He ain't heavy he's my Brother
The whole bike was only 69 inches long and 22 inches wide weighing in at a featherweight 70kg and this lack of weight coupled with great quality suspension made it a nippy ride.
The Long and Winding Road
The Fizzy was gradually improved and upgraded over the years and improvements to it included an autolube model with a two stroke oil tank and oil pump so that there was eventually no need to manually mix two stroke oil into the fuel tank.
The Electrics consisted of a Magneto ignition with a 6V AC for the main running lights. The indicators, brake lights, neutral light and horn ran separately on 6V DC from a three-cell lead acid battery that received a trickle charge from the magneto. On most models the three position ignition switch (on a key providing off, run and lights) was mounted on the L/H side panel, however the switch was moved to the conventional position between the handlebars on the FS1-E DX (front disc brake equipped model) and later FS1-E models.
The engine was top quality and the little bike handled superbly with excellent wheelie-ability! The brakes were great too which inspired confidence for zooming about town and the little Fizzy, if the rider was sensible (highly unlikely!) was capable of 100mpg.
It was also easy to alter the Fizzie and aftermarket tuning parts were (and still are) a favourite for Fizzy owners, with whippy exhausts and big-bore kits being popular. It was also relatively easy to change the engine for a YB100 if you felt so inclined.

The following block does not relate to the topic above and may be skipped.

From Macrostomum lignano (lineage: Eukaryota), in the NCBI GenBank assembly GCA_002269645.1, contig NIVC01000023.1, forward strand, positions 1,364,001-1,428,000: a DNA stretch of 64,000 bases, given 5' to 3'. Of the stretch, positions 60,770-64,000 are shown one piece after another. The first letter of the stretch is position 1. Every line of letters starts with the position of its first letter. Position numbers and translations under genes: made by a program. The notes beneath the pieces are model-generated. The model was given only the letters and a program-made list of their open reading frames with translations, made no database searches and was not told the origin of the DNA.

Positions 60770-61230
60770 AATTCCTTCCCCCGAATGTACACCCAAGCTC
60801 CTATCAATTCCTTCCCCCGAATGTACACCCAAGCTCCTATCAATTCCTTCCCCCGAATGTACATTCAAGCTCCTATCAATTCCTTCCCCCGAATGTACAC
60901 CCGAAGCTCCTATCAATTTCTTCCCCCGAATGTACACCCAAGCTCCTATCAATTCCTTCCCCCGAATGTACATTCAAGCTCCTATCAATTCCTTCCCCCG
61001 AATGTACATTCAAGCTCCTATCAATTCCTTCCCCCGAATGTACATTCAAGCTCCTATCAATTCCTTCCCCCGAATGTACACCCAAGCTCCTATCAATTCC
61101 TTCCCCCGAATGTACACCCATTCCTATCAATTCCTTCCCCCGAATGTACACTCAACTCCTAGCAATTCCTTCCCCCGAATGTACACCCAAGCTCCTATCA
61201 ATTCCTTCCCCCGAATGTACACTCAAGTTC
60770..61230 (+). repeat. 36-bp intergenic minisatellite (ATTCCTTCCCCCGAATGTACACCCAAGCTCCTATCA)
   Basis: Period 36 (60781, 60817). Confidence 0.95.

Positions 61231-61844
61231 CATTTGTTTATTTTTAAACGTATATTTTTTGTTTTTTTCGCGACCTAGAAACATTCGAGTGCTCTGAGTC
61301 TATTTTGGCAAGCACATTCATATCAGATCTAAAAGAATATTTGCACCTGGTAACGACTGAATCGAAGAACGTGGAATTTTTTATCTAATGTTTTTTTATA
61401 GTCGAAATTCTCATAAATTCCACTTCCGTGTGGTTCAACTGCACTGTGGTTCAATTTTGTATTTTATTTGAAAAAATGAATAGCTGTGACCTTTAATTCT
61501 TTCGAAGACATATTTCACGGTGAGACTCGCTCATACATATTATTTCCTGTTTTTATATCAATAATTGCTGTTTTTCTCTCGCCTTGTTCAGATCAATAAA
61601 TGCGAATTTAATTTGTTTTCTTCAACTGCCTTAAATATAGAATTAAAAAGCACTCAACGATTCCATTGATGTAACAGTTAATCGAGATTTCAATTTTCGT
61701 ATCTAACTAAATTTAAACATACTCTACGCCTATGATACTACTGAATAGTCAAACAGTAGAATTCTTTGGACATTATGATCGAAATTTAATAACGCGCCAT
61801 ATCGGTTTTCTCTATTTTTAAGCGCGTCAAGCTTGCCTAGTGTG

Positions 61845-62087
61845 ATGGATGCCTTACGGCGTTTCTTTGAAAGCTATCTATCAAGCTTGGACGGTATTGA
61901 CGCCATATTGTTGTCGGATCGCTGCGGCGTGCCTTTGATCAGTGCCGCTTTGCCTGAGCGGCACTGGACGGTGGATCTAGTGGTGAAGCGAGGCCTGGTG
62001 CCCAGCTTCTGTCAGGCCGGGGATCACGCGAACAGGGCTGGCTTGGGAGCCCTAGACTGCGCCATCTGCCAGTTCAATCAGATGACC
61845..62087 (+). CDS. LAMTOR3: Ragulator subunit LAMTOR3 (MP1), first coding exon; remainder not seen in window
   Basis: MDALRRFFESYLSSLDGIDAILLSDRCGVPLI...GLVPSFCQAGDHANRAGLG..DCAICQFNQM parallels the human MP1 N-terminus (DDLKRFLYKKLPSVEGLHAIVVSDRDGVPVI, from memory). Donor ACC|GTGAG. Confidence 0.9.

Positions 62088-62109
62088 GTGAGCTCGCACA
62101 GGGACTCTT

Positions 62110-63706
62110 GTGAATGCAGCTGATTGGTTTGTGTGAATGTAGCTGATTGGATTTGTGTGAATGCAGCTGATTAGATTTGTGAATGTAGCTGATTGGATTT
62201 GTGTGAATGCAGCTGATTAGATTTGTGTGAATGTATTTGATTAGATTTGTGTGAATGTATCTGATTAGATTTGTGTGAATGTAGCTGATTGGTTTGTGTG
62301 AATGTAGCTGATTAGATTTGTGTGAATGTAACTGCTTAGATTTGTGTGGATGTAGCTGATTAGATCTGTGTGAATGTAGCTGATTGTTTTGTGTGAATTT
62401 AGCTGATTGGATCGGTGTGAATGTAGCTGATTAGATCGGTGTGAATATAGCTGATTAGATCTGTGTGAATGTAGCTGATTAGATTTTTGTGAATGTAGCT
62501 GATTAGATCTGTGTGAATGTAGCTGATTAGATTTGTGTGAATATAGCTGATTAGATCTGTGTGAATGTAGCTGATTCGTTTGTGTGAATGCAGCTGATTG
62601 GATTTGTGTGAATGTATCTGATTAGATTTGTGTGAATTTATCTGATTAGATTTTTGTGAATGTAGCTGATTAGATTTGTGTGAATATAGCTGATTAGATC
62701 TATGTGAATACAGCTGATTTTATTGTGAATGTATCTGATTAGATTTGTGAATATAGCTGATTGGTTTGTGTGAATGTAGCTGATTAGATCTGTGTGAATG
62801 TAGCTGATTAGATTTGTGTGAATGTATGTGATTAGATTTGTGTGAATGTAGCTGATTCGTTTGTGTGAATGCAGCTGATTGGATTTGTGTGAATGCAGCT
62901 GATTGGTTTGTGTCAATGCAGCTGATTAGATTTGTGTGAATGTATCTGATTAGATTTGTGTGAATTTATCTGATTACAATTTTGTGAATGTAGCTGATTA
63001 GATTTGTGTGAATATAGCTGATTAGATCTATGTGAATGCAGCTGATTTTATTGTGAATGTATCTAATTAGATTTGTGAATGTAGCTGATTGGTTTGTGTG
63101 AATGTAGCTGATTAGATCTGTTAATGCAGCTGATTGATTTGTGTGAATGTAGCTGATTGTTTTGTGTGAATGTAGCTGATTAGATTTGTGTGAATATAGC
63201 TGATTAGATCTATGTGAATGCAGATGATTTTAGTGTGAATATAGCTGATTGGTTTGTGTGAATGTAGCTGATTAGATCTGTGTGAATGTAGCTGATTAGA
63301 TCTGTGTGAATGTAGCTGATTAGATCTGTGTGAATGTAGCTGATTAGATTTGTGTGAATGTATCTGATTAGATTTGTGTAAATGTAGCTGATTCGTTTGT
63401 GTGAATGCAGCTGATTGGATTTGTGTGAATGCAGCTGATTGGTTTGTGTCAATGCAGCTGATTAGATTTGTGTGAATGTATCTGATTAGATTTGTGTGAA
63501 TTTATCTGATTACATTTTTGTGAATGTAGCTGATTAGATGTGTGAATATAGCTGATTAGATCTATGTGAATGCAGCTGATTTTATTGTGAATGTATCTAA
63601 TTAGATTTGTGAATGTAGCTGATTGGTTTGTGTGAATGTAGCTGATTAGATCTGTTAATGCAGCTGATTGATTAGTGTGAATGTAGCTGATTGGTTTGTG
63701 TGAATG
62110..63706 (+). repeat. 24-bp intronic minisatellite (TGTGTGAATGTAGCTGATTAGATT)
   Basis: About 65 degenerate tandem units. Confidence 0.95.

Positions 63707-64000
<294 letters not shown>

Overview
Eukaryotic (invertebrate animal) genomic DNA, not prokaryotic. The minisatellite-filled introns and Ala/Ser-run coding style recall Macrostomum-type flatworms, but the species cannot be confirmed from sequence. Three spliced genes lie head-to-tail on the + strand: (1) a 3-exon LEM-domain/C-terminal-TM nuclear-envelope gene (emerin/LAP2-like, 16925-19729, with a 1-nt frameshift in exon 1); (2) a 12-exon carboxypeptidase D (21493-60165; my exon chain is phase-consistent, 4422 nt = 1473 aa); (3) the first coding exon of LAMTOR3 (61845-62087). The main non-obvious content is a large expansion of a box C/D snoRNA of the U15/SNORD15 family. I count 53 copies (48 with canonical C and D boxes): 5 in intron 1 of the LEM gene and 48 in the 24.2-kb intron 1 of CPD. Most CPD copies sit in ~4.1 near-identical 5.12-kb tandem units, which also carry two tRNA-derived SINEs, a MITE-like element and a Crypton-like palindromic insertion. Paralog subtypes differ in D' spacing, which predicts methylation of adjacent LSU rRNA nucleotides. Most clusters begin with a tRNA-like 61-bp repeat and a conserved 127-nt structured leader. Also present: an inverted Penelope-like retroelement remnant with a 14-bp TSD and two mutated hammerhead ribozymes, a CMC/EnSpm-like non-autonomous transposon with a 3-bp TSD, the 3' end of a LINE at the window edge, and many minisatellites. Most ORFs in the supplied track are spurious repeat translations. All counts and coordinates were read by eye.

All in all the Fizzy was a good bike to run on next to nothing (great for the sweet sixteen to afford on paper round money) and it was easy to return to standard, all factors which have made it perennially popular.
Make Me Smile
No words about the Fizzy would be complete without a mention of the colours.
Originally the Fizzy was only available in Candy Gold, and this was know as the SS model which stood for "Sixteener Special".
In 1974 a second colour was introduced, Popsicle Purple and then other colours followed like Baja Brown which was obviously delightful and very 1970s and then there was Competition Yellow. If you had one in any other colour let us know...there were, more unusually, red and blue ones...
Whole Lotta Love
To own one was to love one and Yamaha were really there with the 1970s Zeitgeist when they built the Fizzy. it was fast it was groovy and it looked the part. The specs were good so it really delivered what it promised, speed, lightness, great fuel efficiency and most of all it was really cool - every 1970s sixteen year old had to have one.
Check this link out for great Fizzy photos:
There is an online Fizzy community which is very active:
There is even an annual Bolney to Brighton Fizzy run - here's what it looked like in 2012 - Go Fizzies!:
It's going to be around May 18th-19th this year (tbc)
Let us know your thoughts